Tough start to the week for Chinese shares.
Mainland equities tumbled ahead of the latest read on GDP from the engine of global growth and trade. The number will come on the heels of the trade data we got last week which betrayed a surprise deficit, the first since February of 2017. That was summarily written off to seasonal effects. As far as GDP goes, “we’ll see what happens” – to use a Trump-ism:
In Hong Kong, it looks like the ongoing efforts to defend the HKD band might be weighing on sentiment. The HKMA has spent something like $1.7 billion over the past several days to keep this from breaking and that seems to suggest there’s more pressure here than a lot of folks expected.
The Hang Seng fell 1.6% to start the week and H-shares were off by more than 2%:
Clearly, the risk is that liquidity tightens up and rates rise as the HKMA copes with persistent pressure on the currency and the worry is that that ends up cascading and undermining the country’s property market, with God only knows what ramifications for the rest of the local economy.
If you’re super interested in this, city financial secretary Paul Chan penned a blog post over the weekend that we’ll excerpt below for you to peruse at your leisure.
Via Paul Chan
Hong Kong Exchanges recently weakened. As expected, on Thursday, it touched the 7.85 level of the weak party guarantee. The HKMA bought the Hong Kong dollar and the US dollar from the market. This was the first time that the linked exchange rate system had been introduced into the market since the introduction of optimization measures in 2005. At the time of writing, the HKMA has accepted the Hong Kong dollar offer four times and bought approximately HK$9.66 billion.
I said that this was “as expected” because I did not have a crystal ball. In fact, I and a number of financial officials of the government have repeatedly noticed in the past that the US Federal Reserve Bureau has raised interest rates six times since December 2015. The spread between Hong Kong and the United States has obviously widened, attracting “arbitrage transactions” that will cause the Hong Kong dollar to flow to the United States dollar. Eventually, some funds will flow out of Hong Kong and provide conditions for the normalization of interest rates. However, everyone does not need to worry too much about the flow of Hong Kong dollars for two reasons:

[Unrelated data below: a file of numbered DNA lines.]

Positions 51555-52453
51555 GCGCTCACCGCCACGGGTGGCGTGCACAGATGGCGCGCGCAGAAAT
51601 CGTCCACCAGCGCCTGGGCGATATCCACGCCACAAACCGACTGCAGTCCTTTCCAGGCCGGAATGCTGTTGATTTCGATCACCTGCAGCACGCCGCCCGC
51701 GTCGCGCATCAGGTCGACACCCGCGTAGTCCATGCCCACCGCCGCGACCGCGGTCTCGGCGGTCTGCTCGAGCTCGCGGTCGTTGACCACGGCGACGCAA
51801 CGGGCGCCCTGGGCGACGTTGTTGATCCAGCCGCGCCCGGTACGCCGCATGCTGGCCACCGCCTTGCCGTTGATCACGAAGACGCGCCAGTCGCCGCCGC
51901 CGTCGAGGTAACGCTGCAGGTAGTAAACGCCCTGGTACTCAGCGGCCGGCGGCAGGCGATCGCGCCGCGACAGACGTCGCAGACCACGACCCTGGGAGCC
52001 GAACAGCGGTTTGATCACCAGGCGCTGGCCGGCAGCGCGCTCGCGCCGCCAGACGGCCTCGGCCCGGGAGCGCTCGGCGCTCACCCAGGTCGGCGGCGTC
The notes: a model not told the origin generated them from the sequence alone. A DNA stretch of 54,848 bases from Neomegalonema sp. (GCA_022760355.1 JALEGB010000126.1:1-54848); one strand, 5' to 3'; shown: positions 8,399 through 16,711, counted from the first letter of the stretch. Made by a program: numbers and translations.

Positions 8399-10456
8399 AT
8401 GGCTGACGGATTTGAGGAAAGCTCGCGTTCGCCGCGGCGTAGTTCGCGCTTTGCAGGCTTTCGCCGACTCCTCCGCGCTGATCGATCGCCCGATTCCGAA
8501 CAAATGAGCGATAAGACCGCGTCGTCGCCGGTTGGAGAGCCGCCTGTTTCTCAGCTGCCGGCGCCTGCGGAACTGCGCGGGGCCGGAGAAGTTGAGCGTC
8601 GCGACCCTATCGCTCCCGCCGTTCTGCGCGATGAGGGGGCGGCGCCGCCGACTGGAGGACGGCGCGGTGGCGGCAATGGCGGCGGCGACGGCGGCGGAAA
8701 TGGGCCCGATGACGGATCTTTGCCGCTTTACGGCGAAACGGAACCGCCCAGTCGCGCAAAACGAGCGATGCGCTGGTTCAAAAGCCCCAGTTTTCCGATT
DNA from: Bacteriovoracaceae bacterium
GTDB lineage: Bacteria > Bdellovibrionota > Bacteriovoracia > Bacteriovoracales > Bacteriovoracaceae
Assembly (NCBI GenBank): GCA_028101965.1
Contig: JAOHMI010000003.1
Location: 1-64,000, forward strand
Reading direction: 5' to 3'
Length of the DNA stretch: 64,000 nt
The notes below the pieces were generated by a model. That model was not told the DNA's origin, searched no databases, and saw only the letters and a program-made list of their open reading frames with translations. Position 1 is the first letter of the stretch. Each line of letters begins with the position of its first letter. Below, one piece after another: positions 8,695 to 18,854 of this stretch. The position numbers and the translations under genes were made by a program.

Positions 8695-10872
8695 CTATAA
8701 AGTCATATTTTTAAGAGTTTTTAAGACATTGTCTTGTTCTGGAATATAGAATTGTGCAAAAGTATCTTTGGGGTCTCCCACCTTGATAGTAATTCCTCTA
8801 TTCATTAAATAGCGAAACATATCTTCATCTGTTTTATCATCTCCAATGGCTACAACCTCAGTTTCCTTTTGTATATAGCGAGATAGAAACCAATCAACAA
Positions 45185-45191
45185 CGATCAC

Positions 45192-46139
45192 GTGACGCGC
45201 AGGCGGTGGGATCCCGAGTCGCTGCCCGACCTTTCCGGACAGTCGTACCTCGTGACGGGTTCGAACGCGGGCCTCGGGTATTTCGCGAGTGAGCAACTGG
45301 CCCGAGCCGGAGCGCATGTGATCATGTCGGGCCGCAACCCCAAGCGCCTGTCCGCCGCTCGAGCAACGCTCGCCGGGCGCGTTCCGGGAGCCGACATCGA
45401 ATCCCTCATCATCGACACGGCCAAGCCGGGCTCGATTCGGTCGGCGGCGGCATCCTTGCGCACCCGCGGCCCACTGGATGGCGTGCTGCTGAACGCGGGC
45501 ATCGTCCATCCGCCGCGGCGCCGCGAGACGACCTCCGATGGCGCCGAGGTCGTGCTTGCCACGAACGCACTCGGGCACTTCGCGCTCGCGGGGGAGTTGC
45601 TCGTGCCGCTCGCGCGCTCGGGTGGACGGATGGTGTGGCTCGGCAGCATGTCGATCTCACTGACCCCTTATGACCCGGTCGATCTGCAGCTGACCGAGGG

First, automatic adjustment within the design
The linked exchange rate is a currency board system. In simple terms, when there is a capital outflow in Hong Kong and the exchange rate is weak, until the level of the weak exchange guarantee (7.85) is touched, the HKMA will buy the Hong Kong dollar and the US dollar from the market, ensuring that the Hong Kong dollar will not be exchanged. Weaker than 7.85. With the flow of funds out of Hong Kong, the Hong Kong banking system will have a surplus. When it falls to a certain level, the bank will increase the Hong Kong dollar interest rate based on commercial considerations and its own needs. This is the normalization of interest rates that we often hang around. When the Hong Kong dollar interest rate rises and the gap between the interest rate and the interest rate is reduced, the outflow of funds from Hong Kong exchanges will naturally slow or even stop. Hong Kong exchanges will also stabilize. Therefore, the “four steps” that emerged from the linkage design: capital outflows → shrinking balances, rising interest rates, and stable exchange rates are all normal operations within the mechanism design.